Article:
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Despite online meetings and conferences now taking place more frequently thanks to the pandemic, face-to-face business meetings and conferences are making a comeback. At least 47% of workers are now more comfortable collaborating in person than virtually, so setting up face-to-face meetings with business partners and clients is still valuable.

Larger business trip events require a careful organization to ensure everything runs smoothly, so it’s always worth knowing about a few things to remember during the planning stages.

Business trip coordination: Things to consider

  • Accommodation

When you’re looking for corporate accommodation online, assess your options based on a budget. Try to make sure that your accommodation is as close to the required venues as possible to avoid delays and disruptions.

Additionally, you should always check hotel amenities including the Wi-Fi quality, since you and your colleagues are more than likely to need online access throughout your stay. It’s also possible to find specialist corporate accommodation, which could be a worthwhile bonus for your colleagues.

  • Travel arrangements

Getting organized ahead of time will help to ensure your trip runs smoothly from start to finish.

Starting with your flights, you should always search and book far enough in advance – not only to secure your seats but also to get the best deal possible. If you’re taking local public transport once you arrive, make sure you check that buses and trains are running at convenient times.

You should always allow enough transfer time to your accommodation or business venue too. If you own a company car and you’d like to save money on car rental while you’re abroad, these can be covered with short-term car insurance to last the duration of your trip.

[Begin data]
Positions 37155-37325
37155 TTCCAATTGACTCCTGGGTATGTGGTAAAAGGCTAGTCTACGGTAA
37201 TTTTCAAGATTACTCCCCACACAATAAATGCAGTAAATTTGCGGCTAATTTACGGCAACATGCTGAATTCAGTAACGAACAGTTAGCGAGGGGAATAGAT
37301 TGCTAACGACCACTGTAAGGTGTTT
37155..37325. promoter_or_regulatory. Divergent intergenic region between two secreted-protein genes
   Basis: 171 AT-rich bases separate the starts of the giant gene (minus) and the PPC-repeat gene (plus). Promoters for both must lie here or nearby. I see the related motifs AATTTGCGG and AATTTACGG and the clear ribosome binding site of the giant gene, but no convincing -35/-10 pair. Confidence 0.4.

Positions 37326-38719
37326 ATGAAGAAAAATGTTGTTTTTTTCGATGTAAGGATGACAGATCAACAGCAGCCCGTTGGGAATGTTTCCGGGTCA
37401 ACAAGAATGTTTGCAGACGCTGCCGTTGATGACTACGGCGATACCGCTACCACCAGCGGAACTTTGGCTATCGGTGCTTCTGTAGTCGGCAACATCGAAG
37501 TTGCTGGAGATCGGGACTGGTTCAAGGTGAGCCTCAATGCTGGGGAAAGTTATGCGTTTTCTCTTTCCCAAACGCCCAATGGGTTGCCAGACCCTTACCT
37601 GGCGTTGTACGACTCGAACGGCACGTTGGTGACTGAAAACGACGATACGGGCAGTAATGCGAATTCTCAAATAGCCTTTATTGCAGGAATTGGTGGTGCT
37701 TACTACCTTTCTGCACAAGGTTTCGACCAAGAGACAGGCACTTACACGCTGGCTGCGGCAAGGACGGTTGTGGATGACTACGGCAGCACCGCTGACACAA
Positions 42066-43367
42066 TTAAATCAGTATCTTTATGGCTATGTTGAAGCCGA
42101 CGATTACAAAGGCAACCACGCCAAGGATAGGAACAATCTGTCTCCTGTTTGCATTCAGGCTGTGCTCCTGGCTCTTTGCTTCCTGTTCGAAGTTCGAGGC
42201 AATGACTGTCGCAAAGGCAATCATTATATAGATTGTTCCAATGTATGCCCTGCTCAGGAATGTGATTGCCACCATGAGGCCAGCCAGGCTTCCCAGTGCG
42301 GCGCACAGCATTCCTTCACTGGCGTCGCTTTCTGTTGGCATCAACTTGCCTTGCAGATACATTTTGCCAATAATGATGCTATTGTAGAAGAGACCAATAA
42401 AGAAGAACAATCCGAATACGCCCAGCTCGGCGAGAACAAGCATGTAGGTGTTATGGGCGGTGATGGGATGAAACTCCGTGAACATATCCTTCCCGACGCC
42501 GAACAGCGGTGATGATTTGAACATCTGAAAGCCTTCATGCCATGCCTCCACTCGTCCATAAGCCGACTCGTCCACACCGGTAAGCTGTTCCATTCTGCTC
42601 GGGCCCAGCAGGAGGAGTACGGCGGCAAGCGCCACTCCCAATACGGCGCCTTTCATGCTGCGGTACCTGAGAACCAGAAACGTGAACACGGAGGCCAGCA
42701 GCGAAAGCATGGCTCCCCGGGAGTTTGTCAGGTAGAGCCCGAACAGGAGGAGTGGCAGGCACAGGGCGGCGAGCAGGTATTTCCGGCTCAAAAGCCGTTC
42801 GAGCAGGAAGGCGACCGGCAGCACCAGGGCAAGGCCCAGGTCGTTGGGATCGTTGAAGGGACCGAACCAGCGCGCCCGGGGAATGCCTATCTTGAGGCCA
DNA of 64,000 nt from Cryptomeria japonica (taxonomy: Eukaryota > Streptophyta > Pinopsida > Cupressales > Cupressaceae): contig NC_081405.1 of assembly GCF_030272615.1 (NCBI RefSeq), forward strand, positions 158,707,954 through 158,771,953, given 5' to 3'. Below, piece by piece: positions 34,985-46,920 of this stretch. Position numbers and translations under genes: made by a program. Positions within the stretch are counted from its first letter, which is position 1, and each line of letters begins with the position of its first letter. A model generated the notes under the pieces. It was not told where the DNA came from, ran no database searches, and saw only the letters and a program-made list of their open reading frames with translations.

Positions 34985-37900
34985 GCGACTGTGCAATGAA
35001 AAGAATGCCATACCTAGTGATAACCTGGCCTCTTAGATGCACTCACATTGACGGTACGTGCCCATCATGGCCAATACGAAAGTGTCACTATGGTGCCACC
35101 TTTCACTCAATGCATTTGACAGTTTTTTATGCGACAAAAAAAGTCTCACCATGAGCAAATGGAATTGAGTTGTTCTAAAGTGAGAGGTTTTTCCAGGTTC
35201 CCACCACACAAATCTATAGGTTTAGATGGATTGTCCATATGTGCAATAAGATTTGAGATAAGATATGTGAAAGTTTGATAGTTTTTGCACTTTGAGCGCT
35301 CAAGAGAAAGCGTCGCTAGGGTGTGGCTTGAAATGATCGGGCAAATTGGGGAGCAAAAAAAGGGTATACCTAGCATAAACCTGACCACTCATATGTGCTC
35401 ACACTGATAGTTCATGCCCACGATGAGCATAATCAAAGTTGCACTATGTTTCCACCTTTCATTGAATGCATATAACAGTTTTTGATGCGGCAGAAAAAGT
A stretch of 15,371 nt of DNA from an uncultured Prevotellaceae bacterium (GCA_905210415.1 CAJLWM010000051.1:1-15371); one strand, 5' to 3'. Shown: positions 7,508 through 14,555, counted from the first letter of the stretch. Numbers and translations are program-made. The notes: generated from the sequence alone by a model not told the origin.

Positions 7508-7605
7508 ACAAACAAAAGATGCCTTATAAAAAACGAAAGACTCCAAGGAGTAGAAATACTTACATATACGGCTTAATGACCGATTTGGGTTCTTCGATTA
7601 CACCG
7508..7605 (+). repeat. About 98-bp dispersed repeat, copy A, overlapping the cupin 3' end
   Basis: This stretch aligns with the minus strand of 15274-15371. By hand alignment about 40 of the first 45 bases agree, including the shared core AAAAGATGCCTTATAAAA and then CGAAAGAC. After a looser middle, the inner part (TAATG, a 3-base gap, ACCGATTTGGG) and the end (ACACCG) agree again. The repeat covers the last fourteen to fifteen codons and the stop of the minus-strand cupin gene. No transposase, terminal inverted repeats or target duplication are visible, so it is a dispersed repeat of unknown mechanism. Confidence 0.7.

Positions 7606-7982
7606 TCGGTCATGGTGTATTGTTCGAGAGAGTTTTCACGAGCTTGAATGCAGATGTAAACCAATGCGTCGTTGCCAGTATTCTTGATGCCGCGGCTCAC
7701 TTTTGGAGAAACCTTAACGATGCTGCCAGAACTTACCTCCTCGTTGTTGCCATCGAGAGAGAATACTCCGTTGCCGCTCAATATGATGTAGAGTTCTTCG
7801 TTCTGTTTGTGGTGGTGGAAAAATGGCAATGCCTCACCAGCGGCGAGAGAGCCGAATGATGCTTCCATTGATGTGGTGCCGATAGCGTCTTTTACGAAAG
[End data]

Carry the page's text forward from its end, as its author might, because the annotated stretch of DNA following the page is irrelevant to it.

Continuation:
With more business travelers seeking sustainable travel solutions, you should try to choose the most fuel-efficient option for your group.

  • Itinerary

An itinerary doesn’t need to be set in stone for the entire trip, but having an idea of your group activities and movements will support you in keeping your team organized.

Try to inform all employees attending about how each day should run. This includes scheduling enough time for transport, ensuring everyone is briefed on the goals of the trip, and knowing who will be involved in meetings.

  • Emergency preparations

Planning a business trip means you’ll also need to be prepared for an emergency scenario, too. Make sure that up-to-date emergency contact details are given to the relevant staff members, with the names of at least one next of kin.

Before departure or while you’re on the way, inform all attending employees of what to do in an emergency. Obtaining a robust and comprehensive travel insurance policy is also a sensible idea, as it could protect you against unforeseen circumstances, including injuries and illness.

Concluding thoughts…

Putting together every planning stage for a business trip is never easy, but once you’re out there and enjoying it, every effort will be worth it. With time and commitment, before the trip commences, you can deliver a smooth and seamless trip and take away only positive memories with your team.